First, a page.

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  #61  
Old 24-03-2016, 02:22 PM
raymo
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Chris, At no time have I said that the budget Canons can compete with
pro level cameras; I have only said that they are amazingly quiet for a
budget level camera. A number of other members have posted the same
sentiments over the last two or three years. When the 1100D came out
it was quieter than many mid level cameras, let alone budget ones. Of
course, time and technology have caught up with it since then, and now
there are more lower end cameras that are probably just as quiet, or
even quieter.
raymo
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  #62  
Old 24-03-2016, 02:32 PM
raymo
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This thread started out looking at cameras for astro imaging, and that is
what I have been dealing with in my posts. I still maintain that for astro
battery life is not that important because 240v at low current draw such
as a camera needs, is easily and cheaply available at home or on site.
raymo
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  #63  
Old 24-03-2016, 03:40 PM
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It's all good folks. You're teaching me good stuff.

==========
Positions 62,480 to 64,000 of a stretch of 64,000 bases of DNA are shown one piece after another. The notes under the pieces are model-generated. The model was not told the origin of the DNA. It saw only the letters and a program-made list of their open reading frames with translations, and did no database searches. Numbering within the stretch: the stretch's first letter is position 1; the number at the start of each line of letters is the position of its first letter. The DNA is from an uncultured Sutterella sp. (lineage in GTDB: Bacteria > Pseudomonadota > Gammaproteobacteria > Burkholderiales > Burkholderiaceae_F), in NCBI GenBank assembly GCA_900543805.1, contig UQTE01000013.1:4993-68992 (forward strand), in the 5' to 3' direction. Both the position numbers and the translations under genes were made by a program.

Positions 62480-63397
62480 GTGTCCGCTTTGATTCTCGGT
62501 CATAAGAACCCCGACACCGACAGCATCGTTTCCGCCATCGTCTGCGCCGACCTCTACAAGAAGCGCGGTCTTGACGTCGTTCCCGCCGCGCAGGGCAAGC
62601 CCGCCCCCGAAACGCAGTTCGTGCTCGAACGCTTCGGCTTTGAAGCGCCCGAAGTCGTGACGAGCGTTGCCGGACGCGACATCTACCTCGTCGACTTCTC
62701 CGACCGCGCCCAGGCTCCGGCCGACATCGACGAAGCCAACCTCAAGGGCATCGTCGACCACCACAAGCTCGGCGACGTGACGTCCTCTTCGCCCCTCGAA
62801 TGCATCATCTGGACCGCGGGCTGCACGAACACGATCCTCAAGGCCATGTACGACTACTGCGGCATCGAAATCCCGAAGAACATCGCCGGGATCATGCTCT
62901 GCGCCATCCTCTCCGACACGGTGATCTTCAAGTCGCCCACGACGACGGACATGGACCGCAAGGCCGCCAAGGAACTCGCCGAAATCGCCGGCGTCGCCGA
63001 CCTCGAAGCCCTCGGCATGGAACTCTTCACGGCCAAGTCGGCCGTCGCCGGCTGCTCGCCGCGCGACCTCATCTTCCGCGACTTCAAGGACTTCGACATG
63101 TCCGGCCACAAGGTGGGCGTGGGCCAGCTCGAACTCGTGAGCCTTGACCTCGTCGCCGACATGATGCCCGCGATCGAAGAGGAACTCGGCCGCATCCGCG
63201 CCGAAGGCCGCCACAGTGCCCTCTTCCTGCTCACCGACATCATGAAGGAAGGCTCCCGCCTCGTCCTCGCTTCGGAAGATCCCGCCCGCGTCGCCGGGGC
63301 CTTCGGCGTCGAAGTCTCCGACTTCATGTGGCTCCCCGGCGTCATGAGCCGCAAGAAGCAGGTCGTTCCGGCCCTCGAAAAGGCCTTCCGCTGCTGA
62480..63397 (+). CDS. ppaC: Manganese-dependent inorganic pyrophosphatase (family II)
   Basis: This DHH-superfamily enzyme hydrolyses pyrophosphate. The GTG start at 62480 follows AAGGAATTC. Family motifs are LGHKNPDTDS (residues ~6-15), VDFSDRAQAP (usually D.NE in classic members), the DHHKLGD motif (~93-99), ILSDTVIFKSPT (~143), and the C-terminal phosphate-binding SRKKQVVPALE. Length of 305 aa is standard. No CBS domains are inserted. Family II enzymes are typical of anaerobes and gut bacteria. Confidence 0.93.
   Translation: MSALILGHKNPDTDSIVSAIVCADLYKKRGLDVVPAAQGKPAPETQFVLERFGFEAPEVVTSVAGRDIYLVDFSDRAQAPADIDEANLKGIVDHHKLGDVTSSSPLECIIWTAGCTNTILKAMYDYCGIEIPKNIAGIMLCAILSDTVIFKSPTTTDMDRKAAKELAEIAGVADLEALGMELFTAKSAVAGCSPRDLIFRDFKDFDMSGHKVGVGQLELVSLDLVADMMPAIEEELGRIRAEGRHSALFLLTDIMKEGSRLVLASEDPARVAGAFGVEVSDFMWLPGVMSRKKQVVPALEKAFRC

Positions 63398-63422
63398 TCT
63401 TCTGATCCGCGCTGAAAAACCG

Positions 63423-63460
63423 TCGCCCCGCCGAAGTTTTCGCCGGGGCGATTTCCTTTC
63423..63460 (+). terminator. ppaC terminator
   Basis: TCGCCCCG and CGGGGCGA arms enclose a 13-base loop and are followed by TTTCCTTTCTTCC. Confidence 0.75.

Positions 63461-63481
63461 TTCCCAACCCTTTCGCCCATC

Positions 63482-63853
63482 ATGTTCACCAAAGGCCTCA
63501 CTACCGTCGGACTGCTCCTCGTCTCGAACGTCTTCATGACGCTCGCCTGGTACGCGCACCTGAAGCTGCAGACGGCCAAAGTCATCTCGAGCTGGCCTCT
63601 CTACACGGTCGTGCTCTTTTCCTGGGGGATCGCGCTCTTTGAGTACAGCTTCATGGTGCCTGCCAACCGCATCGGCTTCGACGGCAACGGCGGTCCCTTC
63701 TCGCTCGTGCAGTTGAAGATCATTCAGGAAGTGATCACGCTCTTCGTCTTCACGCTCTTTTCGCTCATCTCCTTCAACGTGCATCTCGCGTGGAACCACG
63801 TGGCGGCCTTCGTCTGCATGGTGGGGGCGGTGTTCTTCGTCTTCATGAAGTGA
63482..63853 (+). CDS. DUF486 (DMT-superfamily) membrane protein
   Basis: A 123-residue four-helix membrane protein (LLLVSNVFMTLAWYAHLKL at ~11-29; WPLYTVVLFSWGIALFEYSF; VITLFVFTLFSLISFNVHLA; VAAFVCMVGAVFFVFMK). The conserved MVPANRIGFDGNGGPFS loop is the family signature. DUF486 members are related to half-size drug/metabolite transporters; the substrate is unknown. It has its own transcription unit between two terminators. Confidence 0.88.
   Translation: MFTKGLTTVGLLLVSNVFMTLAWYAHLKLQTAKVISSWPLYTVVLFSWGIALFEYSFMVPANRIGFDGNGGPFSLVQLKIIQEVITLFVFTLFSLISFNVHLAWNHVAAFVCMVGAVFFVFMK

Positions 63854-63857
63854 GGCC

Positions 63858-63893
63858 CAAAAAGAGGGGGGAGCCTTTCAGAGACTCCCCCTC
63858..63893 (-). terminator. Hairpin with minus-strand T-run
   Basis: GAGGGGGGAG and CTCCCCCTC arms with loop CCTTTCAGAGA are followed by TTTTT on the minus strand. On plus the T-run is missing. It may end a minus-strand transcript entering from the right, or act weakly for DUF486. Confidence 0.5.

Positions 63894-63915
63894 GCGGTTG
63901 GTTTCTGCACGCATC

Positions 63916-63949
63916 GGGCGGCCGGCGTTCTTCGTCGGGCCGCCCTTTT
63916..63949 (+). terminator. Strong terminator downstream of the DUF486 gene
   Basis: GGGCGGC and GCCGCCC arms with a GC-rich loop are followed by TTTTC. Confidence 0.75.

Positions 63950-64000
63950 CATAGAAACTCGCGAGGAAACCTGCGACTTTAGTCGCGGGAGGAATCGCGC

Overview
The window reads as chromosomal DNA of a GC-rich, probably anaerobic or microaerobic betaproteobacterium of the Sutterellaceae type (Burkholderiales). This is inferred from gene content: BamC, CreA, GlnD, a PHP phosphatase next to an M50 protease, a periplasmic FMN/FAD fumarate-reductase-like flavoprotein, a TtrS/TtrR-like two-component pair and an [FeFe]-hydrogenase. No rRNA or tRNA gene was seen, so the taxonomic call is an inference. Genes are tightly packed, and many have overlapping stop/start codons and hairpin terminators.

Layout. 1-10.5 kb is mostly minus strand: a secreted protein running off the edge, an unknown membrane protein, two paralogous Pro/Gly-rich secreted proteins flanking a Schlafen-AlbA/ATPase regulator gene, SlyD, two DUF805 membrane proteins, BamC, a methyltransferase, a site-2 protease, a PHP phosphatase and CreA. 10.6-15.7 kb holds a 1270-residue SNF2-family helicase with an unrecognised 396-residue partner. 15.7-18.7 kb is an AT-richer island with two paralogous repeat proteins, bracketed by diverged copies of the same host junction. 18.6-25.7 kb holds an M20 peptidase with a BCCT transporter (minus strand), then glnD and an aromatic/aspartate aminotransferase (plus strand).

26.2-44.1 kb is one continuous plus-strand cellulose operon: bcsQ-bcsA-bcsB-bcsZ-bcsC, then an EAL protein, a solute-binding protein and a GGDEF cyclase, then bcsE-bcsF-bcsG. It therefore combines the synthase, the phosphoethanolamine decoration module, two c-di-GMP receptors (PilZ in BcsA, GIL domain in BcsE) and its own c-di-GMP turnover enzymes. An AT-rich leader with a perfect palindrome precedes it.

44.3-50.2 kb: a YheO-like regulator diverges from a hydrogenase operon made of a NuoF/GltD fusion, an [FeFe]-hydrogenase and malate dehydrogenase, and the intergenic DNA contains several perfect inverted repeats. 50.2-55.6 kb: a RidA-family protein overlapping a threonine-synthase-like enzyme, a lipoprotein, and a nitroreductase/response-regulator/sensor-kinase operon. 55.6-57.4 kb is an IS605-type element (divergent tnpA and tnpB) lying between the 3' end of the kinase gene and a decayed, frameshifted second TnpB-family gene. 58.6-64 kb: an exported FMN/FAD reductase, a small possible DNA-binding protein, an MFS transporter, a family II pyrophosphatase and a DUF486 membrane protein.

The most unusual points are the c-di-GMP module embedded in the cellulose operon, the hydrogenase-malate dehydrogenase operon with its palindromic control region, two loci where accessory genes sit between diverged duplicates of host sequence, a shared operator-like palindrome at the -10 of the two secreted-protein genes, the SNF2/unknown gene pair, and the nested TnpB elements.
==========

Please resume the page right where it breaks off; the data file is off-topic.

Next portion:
@glend Thanks Glen, that makes a lot of sense. I'll see how I go with the camera as is but external battery sounds like a good idea in the long run.

@Raymo If my battery went flat I would not hesitate to plug her in and keep shooting instead of packing up disappointed on a good night. But my camera did not come with an AC adapter and it's not a standard plug. It came with an external charger only. So I guess I'd be more inclined to buy another battery than the AC adapter. But I'll look into Glen's suggestion also. Maybe I can use 18650s (have a fair few of those) with an external battery pack.
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  #64  
Old 24-03-2016, 03:45 PM
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rustigsmed (Russell)
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one of the main reasons the "lower end" dslr's are great for astro work is because they have larger pixels. physics over internal wizardry!
that is partly why the A7s is king of the low light, newer sensor and only 12mp full frame.